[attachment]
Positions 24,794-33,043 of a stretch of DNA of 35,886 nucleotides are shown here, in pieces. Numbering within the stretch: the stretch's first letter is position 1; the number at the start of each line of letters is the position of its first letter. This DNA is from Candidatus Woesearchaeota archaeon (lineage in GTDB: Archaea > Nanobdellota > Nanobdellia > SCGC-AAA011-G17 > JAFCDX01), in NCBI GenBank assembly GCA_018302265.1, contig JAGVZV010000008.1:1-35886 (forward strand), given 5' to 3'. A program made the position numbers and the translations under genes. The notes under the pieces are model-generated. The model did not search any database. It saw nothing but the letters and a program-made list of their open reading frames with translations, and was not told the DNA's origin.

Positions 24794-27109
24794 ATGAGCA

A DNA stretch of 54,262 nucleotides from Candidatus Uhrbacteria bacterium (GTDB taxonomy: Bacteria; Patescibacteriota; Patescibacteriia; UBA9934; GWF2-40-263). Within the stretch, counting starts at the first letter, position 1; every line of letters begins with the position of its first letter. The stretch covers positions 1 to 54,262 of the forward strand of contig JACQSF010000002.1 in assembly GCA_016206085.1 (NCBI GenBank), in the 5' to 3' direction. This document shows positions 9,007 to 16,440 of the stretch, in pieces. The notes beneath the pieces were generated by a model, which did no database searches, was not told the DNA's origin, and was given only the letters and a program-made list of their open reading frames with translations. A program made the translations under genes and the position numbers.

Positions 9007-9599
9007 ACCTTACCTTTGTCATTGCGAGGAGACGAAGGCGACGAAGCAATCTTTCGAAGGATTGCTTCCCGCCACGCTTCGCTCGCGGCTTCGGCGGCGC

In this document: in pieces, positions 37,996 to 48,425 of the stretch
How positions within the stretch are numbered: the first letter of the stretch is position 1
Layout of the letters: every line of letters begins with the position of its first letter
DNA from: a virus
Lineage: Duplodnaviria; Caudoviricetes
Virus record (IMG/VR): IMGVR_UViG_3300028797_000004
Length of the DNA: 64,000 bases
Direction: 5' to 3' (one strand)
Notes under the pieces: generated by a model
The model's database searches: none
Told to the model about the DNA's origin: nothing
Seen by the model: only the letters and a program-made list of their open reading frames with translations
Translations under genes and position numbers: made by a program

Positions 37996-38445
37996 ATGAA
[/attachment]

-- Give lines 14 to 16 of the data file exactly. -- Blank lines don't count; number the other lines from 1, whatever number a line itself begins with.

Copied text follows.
Direction: 5' to 3' (one strand)
Notes under the pieces: generated by a model
The model's database searches: none